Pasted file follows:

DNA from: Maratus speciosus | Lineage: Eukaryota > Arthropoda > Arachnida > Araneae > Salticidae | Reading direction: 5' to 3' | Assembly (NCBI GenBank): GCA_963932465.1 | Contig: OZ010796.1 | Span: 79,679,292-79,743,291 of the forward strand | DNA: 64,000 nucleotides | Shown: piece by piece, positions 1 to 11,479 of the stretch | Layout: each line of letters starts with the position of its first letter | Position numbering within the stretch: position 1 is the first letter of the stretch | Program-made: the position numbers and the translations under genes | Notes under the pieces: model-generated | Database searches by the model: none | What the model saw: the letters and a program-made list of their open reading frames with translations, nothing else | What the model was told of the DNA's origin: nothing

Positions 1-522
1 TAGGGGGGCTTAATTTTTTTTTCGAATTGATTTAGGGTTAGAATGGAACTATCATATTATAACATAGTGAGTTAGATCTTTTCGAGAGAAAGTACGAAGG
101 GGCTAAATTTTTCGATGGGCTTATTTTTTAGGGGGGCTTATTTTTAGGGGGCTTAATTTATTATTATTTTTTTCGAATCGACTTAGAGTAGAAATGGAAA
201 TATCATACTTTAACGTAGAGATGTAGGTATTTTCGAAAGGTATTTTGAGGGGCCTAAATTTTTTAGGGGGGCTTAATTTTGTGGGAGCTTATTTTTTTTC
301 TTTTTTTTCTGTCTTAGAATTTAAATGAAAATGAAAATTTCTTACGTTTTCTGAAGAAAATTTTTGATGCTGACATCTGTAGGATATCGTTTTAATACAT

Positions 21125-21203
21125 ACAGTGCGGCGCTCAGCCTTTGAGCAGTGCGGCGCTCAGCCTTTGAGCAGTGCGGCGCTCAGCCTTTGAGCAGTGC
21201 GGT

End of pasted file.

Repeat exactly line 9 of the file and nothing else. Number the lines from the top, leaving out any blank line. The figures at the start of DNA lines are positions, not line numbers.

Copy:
21201 GGT